Remove Distributor 1997 Chrysler Sebring Convertible
Posted by Russell Wright on November 1, 2010
There’s a distributor in there, somewhere! Start by removing your aftermarket brace, if you have one.
Remove all that air filter cover and intake stuff. One 12mm bolt and loosening a hose clamp should do the job. Oh yeah, unclip the air filter cover!
Let’s get the EGR tube out of the way. There are a couple of 8mm bolts down here.
Removing the two bolts. See my 1/4” swivel socket on my long extension?
If you remove the throttle cables, you can get to the EGR bolts more easily. There is a small tab at the bottom of the outboard cable that, if you use a small screwdriver to push the tab, it slides easily out of the bracket. Then, the 2nd on will also come out.
Now you can get to the two 8mm bolts holding upper part of the EGR tube.
Remove the throttle cable bracket by removing the two 10mm bolts.
Now you should be able to reach in and disconnect the six spark plug wires from the distributor. You may want to mark the spark plug wires to insure you put them back in the right hole in the distributor cap.
Uh oh. If you look down there you can see green stuff. I’ve been wondering where my coolant has been going. Guess I’ll be replacing come hoses, too.
Next, remove the distributor cap. One phillips screw on top you can easily see, another one on bottom you’ll have to remove by feel.
The distributor cap has been removed. Notice the position of the rotor. Mark it, take a picture of it, memorize it…don’t forget it. You want to get it in correctly and the rotor fits on a triangular post, so you can screw up 2/3 of the time if you’re not careful.
There’s a picture of the coil socket and dangling spark plug wires.
Here’s a picture showing the top of the distributor with the rotor removed (rusty thing in the middle).
Disconnect the two connectors on the distributor. There is a 2-pin connector and a 6-pin connector. This is where you need to be very aware and make sure that the locking mechanisms on both connectors are intact. My 6-pin connector’s locking mechanism was broken and I believe that is the cause of all my woes. They are released by gently squeezing to release the lock. The lock on the 6-pin connector is on the side away from you. The 2-pin connector is released by squeezing the sides.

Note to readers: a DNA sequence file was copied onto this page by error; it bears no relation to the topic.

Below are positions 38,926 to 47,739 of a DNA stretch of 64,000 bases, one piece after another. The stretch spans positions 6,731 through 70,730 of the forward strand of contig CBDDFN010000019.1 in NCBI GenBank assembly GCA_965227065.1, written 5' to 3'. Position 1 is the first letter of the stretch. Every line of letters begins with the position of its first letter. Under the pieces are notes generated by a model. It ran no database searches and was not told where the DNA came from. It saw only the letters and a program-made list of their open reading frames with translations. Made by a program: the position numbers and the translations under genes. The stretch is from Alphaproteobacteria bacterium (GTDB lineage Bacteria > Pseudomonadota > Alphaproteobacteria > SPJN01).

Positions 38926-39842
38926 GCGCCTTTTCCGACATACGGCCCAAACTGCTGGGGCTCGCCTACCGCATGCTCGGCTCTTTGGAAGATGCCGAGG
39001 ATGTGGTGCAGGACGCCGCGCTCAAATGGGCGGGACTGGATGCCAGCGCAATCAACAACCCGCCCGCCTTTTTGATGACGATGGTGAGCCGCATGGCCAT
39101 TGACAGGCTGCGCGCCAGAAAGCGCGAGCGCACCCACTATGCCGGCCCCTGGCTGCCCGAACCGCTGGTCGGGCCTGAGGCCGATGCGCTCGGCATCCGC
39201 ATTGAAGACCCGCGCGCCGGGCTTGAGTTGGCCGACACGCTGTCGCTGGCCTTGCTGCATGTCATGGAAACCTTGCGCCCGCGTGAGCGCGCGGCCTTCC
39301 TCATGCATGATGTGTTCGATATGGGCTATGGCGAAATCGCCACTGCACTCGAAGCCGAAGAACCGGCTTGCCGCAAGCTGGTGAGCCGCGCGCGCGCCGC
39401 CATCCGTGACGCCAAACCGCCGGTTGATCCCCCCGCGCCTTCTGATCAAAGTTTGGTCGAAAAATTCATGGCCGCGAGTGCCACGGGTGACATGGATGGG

Some more connector shots.
There’s the 6-pin with the orange seal stuck in the wrong side of the connector. The 2-pin is below.
Now the part you can’t see! There are two 12mm nuts and washers that hold the distributor in. The one in front is pretty easy to get to and loosen. The one in back is a bitch! I had to use a stubby 12mm combo wrench and it was all I could do to get enough leverage to loosen it. That one took me as long to loosen as everything else to this point. Perhaps I’m just getting old…or maybe I just have big hands. Pulling the distributor out is kind of tricky. Just be patient and you’ll be able to work it out of the tight space.
In order to get some clearance, I removed the hose in back. You can see the exposed pipe nipple that had the hose with its spring clamp. Of course at this point in time I busted the rigid vacuum hose connected on the bottom (brittle from being 13 years old) so I salvaged the ends and got some replacement hose from NAPA and fashioned a new one. That took a little heat from my heat gun in order to put a 90 degree bend on the front of the hose. When I bent it, I had a piece of wire shoved inside it to make sure it didn’t collapse when it got hot.
Here’s a close-up of the vacuum hose and clamp in the back. I took this after I repaired the 6-pin connector on the distributor. If you look under my finger you can see the electrical tape and friction tape the repair is wrapped with.
This is a picture of the 2-pin and 6-pin connectors that attach to the distributor. This is a set that have been removed from a donor car. Unfortunately, this first 6-pin connector’s locking mechanism was also broken. They get that way when they are 13 years old. I’ve released the pins on the 6-pin and pulled them out so you can see the moisture-proof seals on each connector pin. Chrysler does not provide a repair kit for this connector. Bummer!
I had to find another connector in a salvage yard and cut off the connector and splice in the new one. If you find yourself doing this, I would recommend that you cut off the original connector fairly close to the connector so you leave yourself plenty of wire to work with. It’s a tight space to work with a soldering iron.
The shop manual provides a splicing method, which is pretty much what I used for the repair.